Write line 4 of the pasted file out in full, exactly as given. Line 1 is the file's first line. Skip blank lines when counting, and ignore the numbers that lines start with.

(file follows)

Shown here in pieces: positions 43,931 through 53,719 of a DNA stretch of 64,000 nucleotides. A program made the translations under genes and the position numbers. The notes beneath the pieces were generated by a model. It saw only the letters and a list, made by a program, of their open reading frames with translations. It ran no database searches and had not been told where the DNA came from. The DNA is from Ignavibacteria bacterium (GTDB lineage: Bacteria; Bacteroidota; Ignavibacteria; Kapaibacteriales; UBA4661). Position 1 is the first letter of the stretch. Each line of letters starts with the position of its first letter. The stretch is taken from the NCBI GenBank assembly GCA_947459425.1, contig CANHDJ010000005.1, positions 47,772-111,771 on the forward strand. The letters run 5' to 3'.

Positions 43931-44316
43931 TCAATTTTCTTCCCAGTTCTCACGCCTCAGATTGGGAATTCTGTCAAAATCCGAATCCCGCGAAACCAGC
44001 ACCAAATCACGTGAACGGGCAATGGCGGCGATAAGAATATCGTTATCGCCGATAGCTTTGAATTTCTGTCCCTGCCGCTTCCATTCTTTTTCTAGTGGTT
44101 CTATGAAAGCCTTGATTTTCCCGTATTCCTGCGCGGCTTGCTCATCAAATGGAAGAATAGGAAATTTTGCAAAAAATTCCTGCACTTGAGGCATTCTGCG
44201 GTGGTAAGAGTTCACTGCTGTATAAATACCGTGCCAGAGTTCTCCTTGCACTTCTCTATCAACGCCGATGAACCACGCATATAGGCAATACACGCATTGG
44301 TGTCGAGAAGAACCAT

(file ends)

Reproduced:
44001 ACCAAATCACGTGAACGGGCAATGGCGGCGATAAGAATATCGTTATCGCCGATAGCTTTGAATTTCTGTCCCTGCCGCTTCCATTCTTTTTCTAGTGGTT